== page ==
What can I do if I can't afford to pay regularly into my pension?

9 May 2016


I am approaching my 54th birthday and by rights I should be putting 27% of my salary into my pension.

Unfortunately, I cannot afford to pay into my pension on a regular basis. Instead, every so often I make a large payment into my pension of, say, £25,000. However, according to pension forecasts, these payments don’t seem to make a great difference to my retirement income. Why is that?

Would I be better off keeping the money in a savings account?



It is good that you are focused on your retirement planning; at 54, you need to be. Many people in their 40s and 50s will be facing a serious shortfall in their pension provision if they have started saving too late or haven’t saved enough.

You appear to have given this some real thought, coming up with the 27% figure. I assume this is based on the general rule of thumb that you should pay in a percentage worth half your age when you start saving into a pension.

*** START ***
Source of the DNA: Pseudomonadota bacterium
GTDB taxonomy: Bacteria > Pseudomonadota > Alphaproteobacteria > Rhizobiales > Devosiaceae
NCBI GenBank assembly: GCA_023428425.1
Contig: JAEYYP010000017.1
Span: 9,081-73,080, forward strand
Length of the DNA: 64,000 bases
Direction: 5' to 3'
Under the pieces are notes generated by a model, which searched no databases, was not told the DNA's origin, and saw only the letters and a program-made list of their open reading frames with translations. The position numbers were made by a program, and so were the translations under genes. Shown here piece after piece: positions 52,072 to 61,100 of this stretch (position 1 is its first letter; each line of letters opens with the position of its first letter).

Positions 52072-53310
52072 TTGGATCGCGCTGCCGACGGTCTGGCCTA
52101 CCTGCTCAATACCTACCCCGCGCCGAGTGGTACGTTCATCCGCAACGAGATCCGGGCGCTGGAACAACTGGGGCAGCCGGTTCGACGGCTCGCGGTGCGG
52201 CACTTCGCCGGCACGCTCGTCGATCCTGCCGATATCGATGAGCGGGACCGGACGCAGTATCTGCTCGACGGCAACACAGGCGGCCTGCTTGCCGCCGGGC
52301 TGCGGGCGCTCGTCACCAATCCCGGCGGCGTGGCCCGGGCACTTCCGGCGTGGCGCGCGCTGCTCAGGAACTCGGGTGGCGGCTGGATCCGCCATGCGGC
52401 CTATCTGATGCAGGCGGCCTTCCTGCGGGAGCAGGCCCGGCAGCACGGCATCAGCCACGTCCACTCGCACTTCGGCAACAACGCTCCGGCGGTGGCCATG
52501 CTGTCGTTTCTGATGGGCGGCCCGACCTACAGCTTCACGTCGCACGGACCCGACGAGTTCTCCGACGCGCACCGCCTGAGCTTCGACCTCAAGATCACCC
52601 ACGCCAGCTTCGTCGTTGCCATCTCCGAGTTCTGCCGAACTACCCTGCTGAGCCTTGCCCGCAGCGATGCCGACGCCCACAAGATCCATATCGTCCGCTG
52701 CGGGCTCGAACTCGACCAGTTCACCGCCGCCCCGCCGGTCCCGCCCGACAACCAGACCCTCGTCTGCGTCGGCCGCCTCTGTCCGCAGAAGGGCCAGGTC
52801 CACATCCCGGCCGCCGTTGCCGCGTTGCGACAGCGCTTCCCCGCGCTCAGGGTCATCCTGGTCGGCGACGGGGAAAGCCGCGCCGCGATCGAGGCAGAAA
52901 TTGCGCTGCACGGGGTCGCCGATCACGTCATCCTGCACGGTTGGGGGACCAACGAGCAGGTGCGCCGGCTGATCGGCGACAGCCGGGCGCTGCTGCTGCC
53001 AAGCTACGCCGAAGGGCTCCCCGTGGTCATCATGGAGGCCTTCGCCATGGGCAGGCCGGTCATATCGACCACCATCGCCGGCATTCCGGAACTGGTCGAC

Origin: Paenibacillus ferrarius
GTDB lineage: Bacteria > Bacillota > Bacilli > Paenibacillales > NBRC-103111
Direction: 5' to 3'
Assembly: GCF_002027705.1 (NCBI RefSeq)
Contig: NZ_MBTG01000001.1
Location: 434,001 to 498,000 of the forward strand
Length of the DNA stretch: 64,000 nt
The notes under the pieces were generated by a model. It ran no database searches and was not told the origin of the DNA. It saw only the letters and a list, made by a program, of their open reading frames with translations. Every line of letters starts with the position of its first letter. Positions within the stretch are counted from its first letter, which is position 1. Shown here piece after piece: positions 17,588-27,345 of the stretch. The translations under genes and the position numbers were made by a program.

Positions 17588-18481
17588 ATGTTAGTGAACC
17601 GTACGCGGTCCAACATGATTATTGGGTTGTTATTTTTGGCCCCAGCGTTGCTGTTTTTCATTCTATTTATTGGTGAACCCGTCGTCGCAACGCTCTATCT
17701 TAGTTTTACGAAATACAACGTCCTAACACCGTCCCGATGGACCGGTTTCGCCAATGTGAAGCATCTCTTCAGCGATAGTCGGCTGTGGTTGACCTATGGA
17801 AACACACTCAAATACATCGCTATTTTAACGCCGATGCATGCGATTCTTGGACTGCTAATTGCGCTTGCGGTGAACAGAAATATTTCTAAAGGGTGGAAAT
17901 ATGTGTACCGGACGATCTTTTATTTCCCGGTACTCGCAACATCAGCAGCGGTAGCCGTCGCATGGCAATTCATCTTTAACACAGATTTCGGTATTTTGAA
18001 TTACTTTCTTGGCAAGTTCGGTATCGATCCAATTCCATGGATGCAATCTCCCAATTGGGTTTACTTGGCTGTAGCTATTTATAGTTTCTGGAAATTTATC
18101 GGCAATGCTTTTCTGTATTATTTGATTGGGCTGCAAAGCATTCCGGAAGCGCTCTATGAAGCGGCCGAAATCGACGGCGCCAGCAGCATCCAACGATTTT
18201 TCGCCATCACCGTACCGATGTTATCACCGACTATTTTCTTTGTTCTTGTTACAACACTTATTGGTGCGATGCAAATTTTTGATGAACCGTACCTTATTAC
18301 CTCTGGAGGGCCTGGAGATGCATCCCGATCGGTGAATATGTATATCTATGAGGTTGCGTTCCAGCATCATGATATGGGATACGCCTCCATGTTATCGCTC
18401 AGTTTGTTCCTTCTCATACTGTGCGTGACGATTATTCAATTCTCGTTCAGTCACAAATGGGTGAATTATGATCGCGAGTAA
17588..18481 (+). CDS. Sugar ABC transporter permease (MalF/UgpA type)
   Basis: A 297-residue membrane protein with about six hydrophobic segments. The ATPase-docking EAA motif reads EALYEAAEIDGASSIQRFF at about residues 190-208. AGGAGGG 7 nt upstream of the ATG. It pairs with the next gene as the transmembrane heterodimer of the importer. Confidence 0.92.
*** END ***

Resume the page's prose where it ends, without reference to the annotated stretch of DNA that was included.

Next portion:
As you say you can’t afford to put 27% of your salary into a pension, you need to look at your other options.

The starting point is that it is better to be saving something rather than nothing at all and the more you’re able to save the stronger position you’ll be in.


Changes to the state pension and means-tested benefits mean that most people will benefit from the savings and investments they manage to accumulate. So please don’t get disillusioned and give up if you’re not able to save 27%.

Save what you can into your pension and make sure you are investing in assets that reflect your circumstances, objectives and attitude to risk. You need to get the right balance of investments, because in your situation capital protection is likely to be as important as capital growth.


Think about whether you can make any compromises to your retirement planning, remembering to take account of the state pension and any other savings or investments you have as well. Could you survive on a lower level of income or could you stop working at a later date?

Planning for retirement is too important to get wrong and so, if you’re not entirely sure what you’re doing, you should take independent financial advice.